It has been almost eighteen years since the U.S. Department of Health and Human Services, late in 2000, issued the HIPAA Privacy Rules to promote the privacy of individuals’ “protected health information.”  Shortly thereafter, patients started seeing in their doctors’ offices “Notices  of Privacy Practices”—usually in little pamphlet forms, or else just printed on standard 8 1/2”x 11” paper.  These Notices are supposed to inform us of our rights and how the health care provider complies with HIPAA.  But like so many other things mandated by the government to be delivered in writing to consumers in “ordinary language,” such Notices are difficult to read—long, boring, filled with qualifications, and almost inscrutable.  I suspect the percentage of patients who have sat down and slogged through these is very small.  I suspect, also, that these Notices are still written in a style that is beyond the reading comprehension of a substantial percentage of adults.  The result is that in our society as a whole, very few really understand any of the details, but all are saturated with the general idea that our medical records are very, very private.

Though HIPAA has become almost a household name, several years before the federal government issued the HIPAA Privacy Rules, Maine enacted its own “Confidentiality of health care information” statute, found at 22 M.R.S.A. § 1711-C (the “Maine Privacy Statute”).  Under the federal HIPAA rule, if a state law provides greater privacy protection for health information than the HIPAA Privacy Rule, the state law governs in that respect.  And though there are many similarities and overlaps, in some ways the Maine Privacy Statute provides greater protection.  In some ways not.  In some ways, well, it’s just hard to tell.

At the outset, though, as almost always, the law has even further complications.

The Maine Privacy Statute covers information that relates to an individual’s “physical or mental condition.”  Yet Maine has a separate statute, passed fifteen years before the Maine Privacy Statute, 34-B M.R.S.A. § 1207, that pertains to mental health records of any “client,” where “client” is defined rather vaguely as any person “receiving services from the department [i.e., from Maine DHHS], from any state institution, or from any “agency licensed . . . to provide services falling under the jurisdiction of [DHHS].”  This would include the records of patients of any organization in Maine with a Mental Health Agency License from the DHHS.   And though the history of this separate statute and its interpretation by the Office of the Maine Attorney General is that this statute was meant to cover mental health records, subsection 1(D) of this statute permits the disclosure of the client’s “physical condition or mental status” (emphasis added) to the client’s “spouse or next of kin,” but only upon “proper inquiry”—whatever that means.   Neither the HIPAA Privacy Rules nor the Maine Privacy Statute, referred to above, has such a broad exception for “spouses or next of kin.”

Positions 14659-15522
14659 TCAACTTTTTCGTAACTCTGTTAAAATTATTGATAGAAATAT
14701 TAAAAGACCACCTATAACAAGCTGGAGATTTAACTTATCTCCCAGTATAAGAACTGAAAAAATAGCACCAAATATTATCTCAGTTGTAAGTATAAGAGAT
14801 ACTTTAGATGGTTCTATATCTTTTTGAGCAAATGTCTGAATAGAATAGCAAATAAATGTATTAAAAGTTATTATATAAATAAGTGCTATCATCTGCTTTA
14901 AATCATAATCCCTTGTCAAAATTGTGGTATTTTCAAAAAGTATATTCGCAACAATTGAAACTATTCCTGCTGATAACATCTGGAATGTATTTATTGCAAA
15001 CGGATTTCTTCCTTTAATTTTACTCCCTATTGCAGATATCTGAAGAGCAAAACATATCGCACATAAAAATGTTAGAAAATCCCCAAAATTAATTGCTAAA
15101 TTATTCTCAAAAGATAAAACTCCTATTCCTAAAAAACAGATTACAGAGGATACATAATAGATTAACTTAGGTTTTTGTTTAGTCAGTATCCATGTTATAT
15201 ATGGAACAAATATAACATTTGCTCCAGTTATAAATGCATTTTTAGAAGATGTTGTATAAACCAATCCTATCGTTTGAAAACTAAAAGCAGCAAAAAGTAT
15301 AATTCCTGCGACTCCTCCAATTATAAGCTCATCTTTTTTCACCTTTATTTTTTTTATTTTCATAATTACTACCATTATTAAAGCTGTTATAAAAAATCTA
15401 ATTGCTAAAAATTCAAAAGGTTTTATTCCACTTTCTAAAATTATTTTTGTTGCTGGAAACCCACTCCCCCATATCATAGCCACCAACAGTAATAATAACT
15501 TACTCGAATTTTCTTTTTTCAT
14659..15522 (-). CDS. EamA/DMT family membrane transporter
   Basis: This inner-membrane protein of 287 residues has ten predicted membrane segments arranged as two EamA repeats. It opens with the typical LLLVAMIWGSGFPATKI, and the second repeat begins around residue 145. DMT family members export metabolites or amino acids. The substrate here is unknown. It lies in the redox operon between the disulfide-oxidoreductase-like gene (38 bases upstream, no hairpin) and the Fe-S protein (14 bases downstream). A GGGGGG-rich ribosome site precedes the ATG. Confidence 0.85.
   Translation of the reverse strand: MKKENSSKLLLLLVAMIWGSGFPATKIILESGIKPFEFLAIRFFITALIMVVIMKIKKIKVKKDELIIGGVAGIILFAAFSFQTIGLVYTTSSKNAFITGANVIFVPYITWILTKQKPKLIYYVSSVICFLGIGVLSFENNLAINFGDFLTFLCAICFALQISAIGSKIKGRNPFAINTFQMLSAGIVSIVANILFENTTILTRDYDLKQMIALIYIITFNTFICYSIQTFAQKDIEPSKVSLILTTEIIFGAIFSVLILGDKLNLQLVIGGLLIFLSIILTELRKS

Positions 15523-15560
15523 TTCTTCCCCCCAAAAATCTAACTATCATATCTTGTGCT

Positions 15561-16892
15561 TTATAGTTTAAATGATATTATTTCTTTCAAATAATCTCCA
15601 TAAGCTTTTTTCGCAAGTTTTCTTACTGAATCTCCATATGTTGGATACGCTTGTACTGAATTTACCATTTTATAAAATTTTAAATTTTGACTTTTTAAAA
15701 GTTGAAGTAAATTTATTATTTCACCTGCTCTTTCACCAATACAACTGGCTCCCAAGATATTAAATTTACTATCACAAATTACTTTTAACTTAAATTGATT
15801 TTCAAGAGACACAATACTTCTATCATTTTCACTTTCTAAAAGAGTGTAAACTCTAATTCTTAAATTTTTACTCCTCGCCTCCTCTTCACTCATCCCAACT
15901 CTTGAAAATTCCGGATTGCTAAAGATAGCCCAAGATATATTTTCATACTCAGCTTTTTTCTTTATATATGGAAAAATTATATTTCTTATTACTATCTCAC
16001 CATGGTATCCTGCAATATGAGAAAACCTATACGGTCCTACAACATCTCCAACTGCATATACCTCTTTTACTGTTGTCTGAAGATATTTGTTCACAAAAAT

There are also other and more specific federal and Maine statutes and regulations that pertain, e.g., to records of alcohol and substance abuse treatment or HIV status.  Indeed, the laws concerning the privacy of anything having to do with alcohol and substance abuse treatment are by far the most strict and protective of all—which is ironic, since at the same time, under Maine and federal law, thousands of individuals receiving (overpriced) outpatient methadone opiate addiction treatment are literally required every single day, 365 days a year, to parade in and out each morning, in full public view, at various clinics around the state.  Out of deference to “privacy laws,” no such clinic would ever, ever confirm or deny over the telephone that a particular individual attends that clinic, yet people can just watch them go in and out.

Go figure.

Altogether these federal and Maine privacy laws and regulations are a hodgepodge that create a labyrinth of general rules and multitudinous, crisscrossing exceptions that no one can master or even fully comprehend.  Furthermore, despite all of these laws, to my knowledge, not a single federal or Maine privacy law gives the patient the right to sue for general damages if his or her privacy rights are violated.  In technical jargon, this means that the statute provides no “private right of action.”  So instead, for the most part, if your privacy rights are violated, you are supposed to complain to the appropriate federal or Maine agency, and then that federal or Maine agency might or might not investigate and eventually fine or penalize the culprit.